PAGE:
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Journal of World History 12.2 (2001) 460-462

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Book Review

Women Rulers Throughout the Ages: An Illustrated Guide

Women Rulers Throughout the Ages: An Illustrated Guide. By GUIDA JACKSON. Santa Barbara, Calif.: ABC-CLIO, 1999. Pp. 471. $75.00 (cloth).

The idea for this book is very welcome and its scope ambitious. It is a broadly researched work, an extensive encyclopedia of information on women rulers from societies around the world, from ancient times to the present. It is without question an important resource; even a leisurely stroll through its pages offers amazing insights into the vast spectrum of women who have ruled over their people in various ways.

There are a number of problems, however, with the text that require some caution from the reader. While an alphabetical arrangement in an encyclopedic format is understandable, it actually hinders clarity. Arranging the work by country or region and chronology, as in the "Geographical Chronology of Entries" listing preceding the text (pp. xv-xxix), would make it possible to appreciate the lives and activities of the women rulers in their historical and cultural contexts. As is, the alphabetical order results in unbalanced presentation of information: for example, the entry on Aelfwyn immediately precedes that of her mother Aethelflaed; yet the description of their realm Mercia occurs under the latter, leaving one wondering where it was that Aelfwyn ruled (pp. 8-9). This chronological reversal occurs frequently, detracting from the coherency of the descriptions.

In other cases, there is unnecessary repetition of information, as in the entries on Yemeni rulers Alam al-Malika, 'Arwa Bint Ahmad al-Sulayhiyya, and Asma Bint Shihab al-Sulayhiyya. Information on "the khutba (a sermon affirming a sovereign's right to rule)" (p. 41) is repeated in these three entries, even though they occur close together, the last two separated by only one entry. Moreover, a geographical/ chronological arrangement would show, in these as well as other instances, that two queens are ruling neighboring regions contemporaneously, thereby strengthening the impact of the book's information.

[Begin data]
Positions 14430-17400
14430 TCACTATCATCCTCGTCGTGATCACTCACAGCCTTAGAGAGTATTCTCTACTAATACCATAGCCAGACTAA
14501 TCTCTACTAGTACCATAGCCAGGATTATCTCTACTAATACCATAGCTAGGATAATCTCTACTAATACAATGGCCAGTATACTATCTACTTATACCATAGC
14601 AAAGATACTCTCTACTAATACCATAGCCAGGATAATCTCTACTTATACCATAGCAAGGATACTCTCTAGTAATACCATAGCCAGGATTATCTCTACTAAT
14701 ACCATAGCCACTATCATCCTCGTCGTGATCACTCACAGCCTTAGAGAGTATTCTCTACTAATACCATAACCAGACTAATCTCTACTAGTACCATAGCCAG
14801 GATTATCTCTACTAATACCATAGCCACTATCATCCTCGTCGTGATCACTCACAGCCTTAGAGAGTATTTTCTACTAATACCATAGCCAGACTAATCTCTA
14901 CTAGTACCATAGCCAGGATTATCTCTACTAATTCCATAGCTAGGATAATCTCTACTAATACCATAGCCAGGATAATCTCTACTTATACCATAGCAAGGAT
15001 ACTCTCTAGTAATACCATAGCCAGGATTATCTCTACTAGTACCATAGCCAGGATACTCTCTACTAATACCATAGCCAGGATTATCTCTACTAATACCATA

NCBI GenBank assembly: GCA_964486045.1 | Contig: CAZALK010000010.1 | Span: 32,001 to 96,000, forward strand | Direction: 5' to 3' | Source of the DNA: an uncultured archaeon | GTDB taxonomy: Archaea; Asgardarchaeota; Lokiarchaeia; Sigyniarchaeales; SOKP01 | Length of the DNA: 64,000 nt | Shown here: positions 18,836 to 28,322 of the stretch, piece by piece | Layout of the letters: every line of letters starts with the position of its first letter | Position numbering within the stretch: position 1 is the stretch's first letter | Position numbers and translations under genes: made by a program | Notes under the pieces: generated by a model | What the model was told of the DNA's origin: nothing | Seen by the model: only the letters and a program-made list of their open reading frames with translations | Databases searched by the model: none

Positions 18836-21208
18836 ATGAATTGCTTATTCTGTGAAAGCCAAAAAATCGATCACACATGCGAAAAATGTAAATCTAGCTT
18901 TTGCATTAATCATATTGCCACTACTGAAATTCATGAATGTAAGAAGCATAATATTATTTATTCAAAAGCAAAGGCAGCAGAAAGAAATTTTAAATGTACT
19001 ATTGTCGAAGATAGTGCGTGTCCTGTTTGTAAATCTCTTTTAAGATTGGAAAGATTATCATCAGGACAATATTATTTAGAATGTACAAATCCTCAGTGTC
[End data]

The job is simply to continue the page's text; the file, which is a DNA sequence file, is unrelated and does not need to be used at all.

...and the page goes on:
Other problematic points: uneven identification of geographical regions, where some are extensively described, notably those in Africa, while the location of others is not given at all, for example, Bourbon (p. 10). Some entries give confusing dates, such as for the Babylonian ruler Addagoppe of Harran, giving her birth as 445 B.C.E., ruling c. 522 B.C.E., her death as 543 or 547 (pp. 3-4); the Egyptian ruler Meryit-Net is dated to c. 300 B.C.E., though the text and other sources date her to the first dynasty, c. 2900 B.C.E. (p. 290). The introduction frequently references historical epochs without providing dates (for example, Confucian China, and the Byzantine and Mongolian empires, pp. xxxix-xl). [End Page 460]

Also inconsistent is the spelling of names. Granted that orthographic variations exist as a result of dialectical differences, changes over time and place, and varying transliterations. Jackson provides alternate names for some but not all. Her choice of the primary name to use is at times puzzling: instead of the more commonly known Sobekneferu of the Egyptian twelfth dynasty, Jackson discusses her as Nefrusobek (p. 302). In the entry for Hausa Queen Amina, her mother is identified as Turonku Batwa (p. 21), which is spelled Turunku Bakwa elsewhere (pp. xxxv, 399), with no explanation given for this spelling change.

Especially puzzling is why some well-known historical queens were omitted, notably Nefertiti of Egypt, c. 1353-35 B.C.E., and Berenice II, Ptolemaic queen of Egypt, 246-21 B.C.E. Jackson notes in her preface that she focused on women who ruled in their own right, including also female rulers who "dominated the designated rulers completely" (p. xxxii). At the least Berenice II co-ruled with her brother/husband Ptolemy III, and was so recognized in her own time. Nor is it apparent why Nefertiti's immediate predecessor, Queen Tiy, wife of Amenhotep III, is included (pp. 393-94), but under the entry on Eji (p. 123) only brief mention is made...


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